I chose what seemed to be the most common cycle, the 16:8. This seemed to be the least ‘extreme’ schedule and I was confident I could work it around my professional life. The plan was to eat during a window from 11am until 7pm, and then stop all calorie consumption apart from water and black coffee.
For the first few days, it seemed like my stomach was in constant discomfort during the fasting period. However, this soon changed and my cravings vanished. Towards the end, I even forgot to eat on time, having completed a full fast!
I had also expected my energy levels to drastically decrease due to the lack of nutrition, but they actually remained stable throughout. I had little difficulty completing tasks and including a daily workout alongside the normal demands of my job.
With regard to the weight loss, though, I was underwhelmed. My total body weight went down a tiny bit, which of course is a step in the right direction, but it didn’t seem worth the amount of time and effort I’d put in!”
Should you try it?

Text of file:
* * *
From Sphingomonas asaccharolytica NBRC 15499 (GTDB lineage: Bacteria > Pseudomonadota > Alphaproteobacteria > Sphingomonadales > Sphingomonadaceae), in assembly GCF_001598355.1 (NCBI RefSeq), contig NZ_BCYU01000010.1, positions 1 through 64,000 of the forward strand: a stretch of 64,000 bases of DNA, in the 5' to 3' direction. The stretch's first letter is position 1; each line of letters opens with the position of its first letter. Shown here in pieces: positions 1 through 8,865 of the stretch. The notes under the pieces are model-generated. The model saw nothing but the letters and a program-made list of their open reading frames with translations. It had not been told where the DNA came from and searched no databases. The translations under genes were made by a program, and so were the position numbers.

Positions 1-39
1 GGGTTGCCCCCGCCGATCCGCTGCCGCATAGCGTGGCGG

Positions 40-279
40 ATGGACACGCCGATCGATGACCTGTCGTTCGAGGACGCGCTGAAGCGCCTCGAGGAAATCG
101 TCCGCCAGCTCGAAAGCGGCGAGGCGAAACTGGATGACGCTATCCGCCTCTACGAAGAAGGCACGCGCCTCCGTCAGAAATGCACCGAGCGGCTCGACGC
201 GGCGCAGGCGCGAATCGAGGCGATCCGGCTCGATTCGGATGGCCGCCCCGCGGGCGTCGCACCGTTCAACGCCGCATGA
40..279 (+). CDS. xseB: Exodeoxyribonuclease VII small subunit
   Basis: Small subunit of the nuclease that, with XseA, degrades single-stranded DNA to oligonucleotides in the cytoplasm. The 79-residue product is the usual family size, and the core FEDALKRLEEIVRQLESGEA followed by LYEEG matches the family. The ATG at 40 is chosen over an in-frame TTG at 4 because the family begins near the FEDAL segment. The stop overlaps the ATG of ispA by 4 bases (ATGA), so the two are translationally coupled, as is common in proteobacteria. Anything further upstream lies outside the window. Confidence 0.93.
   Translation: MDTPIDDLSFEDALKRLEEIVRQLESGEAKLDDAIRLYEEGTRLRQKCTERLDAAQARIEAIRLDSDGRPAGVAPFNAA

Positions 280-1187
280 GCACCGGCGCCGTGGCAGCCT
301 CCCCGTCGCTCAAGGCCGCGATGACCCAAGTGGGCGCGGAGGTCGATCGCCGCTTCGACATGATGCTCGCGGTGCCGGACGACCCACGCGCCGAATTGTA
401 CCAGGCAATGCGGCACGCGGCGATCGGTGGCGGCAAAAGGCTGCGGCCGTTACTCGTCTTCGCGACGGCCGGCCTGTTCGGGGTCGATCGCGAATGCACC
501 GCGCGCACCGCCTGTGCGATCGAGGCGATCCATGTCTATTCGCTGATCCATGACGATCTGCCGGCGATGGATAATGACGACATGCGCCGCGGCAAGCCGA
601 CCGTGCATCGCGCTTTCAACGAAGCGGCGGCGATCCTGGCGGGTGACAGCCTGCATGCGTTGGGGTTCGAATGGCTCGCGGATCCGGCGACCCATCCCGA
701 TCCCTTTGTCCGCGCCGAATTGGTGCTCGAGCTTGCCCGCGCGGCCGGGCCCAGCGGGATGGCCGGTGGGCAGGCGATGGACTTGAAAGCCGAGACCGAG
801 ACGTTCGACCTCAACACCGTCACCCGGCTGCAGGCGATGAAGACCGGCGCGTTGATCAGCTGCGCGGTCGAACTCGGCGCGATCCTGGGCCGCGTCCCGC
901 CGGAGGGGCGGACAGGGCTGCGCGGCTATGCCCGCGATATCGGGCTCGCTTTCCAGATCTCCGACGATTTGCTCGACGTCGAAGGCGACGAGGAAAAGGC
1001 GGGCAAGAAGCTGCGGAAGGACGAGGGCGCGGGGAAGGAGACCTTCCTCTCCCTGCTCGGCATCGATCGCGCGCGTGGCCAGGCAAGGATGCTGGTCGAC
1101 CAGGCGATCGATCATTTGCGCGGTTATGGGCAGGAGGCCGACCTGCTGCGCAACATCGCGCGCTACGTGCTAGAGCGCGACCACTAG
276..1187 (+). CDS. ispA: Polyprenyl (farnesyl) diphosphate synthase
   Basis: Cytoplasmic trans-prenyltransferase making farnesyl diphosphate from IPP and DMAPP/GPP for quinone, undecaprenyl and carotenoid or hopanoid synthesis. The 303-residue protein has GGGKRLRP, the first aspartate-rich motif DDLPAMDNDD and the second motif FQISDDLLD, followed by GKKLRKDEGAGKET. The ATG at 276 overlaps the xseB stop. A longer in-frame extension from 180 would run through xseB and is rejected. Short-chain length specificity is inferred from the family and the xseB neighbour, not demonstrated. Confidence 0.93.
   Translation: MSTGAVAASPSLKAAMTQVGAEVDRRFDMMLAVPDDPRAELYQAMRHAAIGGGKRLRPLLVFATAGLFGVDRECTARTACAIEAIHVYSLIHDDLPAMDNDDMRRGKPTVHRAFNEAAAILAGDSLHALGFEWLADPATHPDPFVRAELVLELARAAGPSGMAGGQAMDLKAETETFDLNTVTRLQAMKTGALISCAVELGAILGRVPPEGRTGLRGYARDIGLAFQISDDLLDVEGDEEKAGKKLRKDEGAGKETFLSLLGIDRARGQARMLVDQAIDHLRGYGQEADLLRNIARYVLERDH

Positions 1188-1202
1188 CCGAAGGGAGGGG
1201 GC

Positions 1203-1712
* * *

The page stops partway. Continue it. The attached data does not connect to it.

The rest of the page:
Intermittent fasting presents different results in different people. Some believe its use is limited if not pointless, while others claim it has huge health benefits.
The simple answer is: it isn’t clear how beneficial intermittent fasting is. The jury is still out on this one.
From the research, and Louise’s experiences trying intermittent fasting for herself, it seems that fasting for weight loss might not get you the results you’re looking for. If you are looking to lose weight, why not check out our article featuring personal trainer and nutrition coach Cee Fee Dunn? She has worked with many clients over the years who have had weight loss as a primary goal for their workouts and nutrition, and she has some great advice to offer.
That said, you might be one of the lucky people who experience lots of benefits as a result of intermittent fasting. Given that it seems not to negatively affect your energy levels or focus, if you’re curious about fasting, why not give it a try? We’d love to hear about your experiences.
4 May 2021
Is olive oil good for your skin?
It’s a staple of Mediterranean life and many of us use it in our cooking and in our skincare. But is olive oil… Continue
29 Apr 2021
How to take ashwagandha
We discuss the best options for ashwagandha from tea to powder and capsules, as well as dosage, timeframe and how to take ashwagandha.